Microbiologyopen. 2016 May 10. doi: 10.1002/mbo3.366. [Epub ahead of print]

Biochemical characterization of essential cell division proteins FtsX and FtsE that mediate peptidoglycan hydrolysis by PcsB in Streptococcus pneumoniae.

Bajaj R1, Bruce KE2, Davidson AL1, Rued BE2, Stauffacher CV1, Winkler ME2.

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Abstract

The FtsEX:PcsB complex forms a molecular machine that carries out peptidoglycan (PG) hydrolysis during normal cell division of the major respiratory pathogenic bacterium, Streptococcus pneumoniae (pneumococcus). FtsX is an integral membrane protein and FtsE is a cytoplasmic ATPase that together structurally resemble ABC transporters. Instead of transport, FtsEX transduces signals from the cell division apparatus to stimulate PG hydrolysis by PcsB, which interacts with extracellular domains of FtsX. Structural studies of PcsB and one extracellular domain of FtsX have recently appeared, but little is known about the biochemical properties of the FtsE ATPase or the intact FtsX transducer protein. We report here purifications and characterizations of tagged FtsX and FtsE proteins. Pneumococcal FtsX-GFP-His and FtsX-His could be overexpressed in Escherichia coli without toxicity, and FtsE-His remained soluble during purification. FtsX-His dimerizes in detergent micelles and when reconstituted in phospholipid nanodiscs. FtsE-His binds an ATP analog with an affinity comparable to that of ATPase subunits of ABC transporters, and FtsE-His preparations have a low, detectable ATPase activity. However, attempts to detect complexes of purified FtsX-His, FtsE-His, and PcsB-His or coexpressed tagged FtsX and FtsE were not successful with the constructs and conditions tested so far. In working with nanodiscs, we found that PcsB-His has an affinity for charged phospholipids, mediated partly by interactions with its coiled-coil domain. Together, these findings represent first steps toward reconstituting the FtsEX:PcsB complex biochemically and provide information that may be relevant to the assembly of the complex on the surface of pneumococcal cells.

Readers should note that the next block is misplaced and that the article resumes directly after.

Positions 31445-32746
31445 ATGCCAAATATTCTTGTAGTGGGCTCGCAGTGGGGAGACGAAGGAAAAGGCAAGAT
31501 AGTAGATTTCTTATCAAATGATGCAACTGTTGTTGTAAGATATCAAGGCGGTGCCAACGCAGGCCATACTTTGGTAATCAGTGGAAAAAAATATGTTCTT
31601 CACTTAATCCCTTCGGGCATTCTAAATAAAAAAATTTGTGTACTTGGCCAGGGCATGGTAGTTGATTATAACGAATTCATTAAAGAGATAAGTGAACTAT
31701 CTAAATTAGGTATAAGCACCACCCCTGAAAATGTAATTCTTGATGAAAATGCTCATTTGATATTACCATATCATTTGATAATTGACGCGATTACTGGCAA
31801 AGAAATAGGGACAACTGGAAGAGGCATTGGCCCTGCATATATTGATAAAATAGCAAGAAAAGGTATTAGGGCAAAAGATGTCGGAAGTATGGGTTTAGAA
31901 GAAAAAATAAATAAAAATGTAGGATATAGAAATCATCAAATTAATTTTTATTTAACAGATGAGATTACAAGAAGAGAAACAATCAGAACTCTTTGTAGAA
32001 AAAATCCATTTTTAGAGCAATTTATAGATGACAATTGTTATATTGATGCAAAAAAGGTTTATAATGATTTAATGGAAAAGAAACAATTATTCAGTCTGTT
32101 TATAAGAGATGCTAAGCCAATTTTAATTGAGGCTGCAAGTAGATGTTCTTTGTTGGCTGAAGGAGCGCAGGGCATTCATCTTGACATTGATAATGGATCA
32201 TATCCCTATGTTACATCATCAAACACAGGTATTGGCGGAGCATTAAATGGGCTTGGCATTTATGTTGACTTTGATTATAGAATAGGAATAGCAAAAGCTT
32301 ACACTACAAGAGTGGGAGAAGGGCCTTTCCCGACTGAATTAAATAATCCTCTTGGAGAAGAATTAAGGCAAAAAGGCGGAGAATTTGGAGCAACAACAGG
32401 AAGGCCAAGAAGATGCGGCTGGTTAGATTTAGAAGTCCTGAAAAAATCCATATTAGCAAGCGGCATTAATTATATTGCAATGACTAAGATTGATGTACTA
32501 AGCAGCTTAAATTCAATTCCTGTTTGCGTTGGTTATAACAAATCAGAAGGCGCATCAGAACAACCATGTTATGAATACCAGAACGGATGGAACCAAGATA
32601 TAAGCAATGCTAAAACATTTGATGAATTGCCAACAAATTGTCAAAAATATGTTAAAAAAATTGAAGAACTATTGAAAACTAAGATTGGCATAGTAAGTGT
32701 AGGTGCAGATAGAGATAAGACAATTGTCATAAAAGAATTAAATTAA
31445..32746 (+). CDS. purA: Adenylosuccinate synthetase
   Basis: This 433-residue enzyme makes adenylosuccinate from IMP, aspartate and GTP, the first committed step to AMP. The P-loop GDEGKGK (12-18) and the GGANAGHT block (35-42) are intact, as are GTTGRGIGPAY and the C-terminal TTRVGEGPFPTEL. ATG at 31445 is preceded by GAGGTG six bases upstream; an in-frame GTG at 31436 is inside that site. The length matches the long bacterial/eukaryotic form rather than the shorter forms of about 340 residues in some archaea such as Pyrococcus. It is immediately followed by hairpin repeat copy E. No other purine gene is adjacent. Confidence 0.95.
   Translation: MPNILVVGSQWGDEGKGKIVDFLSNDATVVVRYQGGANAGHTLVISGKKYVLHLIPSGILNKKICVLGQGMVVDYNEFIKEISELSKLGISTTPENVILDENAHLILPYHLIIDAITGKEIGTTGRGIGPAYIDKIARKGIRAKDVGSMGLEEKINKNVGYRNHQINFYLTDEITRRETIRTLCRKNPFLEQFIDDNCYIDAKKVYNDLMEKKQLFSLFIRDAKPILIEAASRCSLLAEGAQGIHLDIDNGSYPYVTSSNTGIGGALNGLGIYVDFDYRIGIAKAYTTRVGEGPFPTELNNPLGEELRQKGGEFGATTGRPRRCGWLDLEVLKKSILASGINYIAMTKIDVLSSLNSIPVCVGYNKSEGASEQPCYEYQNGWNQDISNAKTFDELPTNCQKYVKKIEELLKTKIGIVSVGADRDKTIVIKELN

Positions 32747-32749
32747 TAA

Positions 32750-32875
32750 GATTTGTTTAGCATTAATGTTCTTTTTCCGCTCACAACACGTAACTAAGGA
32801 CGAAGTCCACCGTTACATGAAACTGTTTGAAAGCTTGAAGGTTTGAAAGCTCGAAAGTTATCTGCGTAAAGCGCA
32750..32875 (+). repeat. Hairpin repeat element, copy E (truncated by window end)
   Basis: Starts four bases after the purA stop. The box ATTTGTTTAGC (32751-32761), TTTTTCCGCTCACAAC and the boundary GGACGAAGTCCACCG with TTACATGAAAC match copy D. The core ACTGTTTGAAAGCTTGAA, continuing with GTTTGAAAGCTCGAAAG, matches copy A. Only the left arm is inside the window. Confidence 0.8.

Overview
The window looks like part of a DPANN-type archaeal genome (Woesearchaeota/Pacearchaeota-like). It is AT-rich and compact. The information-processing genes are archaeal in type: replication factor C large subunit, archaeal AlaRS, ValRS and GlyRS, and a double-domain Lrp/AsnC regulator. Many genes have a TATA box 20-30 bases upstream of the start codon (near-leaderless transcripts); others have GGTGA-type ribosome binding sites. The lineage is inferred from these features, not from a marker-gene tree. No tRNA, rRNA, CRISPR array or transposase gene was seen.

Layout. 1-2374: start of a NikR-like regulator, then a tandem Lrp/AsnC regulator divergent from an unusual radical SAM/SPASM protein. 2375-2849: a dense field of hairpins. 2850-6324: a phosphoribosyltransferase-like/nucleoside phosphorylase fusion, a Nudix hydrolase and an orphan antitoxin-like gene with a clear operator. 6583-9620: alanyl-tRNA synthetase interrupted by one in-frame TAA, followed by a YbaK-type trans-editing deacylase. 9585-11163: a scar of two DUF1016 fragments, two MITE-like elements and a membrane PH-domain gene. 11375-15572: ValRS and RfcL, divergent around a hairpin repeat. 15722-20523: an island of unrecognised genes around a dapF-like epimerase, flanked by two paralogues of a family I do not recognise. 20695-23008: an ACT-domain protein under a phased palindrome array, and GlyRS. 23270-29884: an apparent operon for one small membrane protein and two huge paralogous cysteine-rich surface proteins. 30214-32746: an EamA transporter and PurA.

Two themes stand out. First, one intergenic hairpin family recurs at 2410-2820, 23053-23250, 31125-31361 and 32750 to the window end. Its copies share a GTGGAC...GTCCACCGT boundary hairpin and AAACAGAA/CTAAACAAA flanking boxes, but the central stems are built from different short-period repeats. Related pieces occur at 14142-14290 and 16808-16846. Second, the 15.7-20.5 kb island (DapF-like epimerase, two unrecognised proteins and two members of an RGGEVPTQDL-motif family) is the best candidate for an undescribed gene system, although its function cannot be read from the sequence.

© 2016 The Authors. MicrobiologyOpen published by John Wiley & Sons Ltd.

KEYWORDS:

ABC transporter-like proteins; FtsEX:PcsB complex; bacterial cell division; peptidoglycan (PG) hydrolases; pneumococcus

 

PMID: 27167971 [PubMed - as supplied by publisher]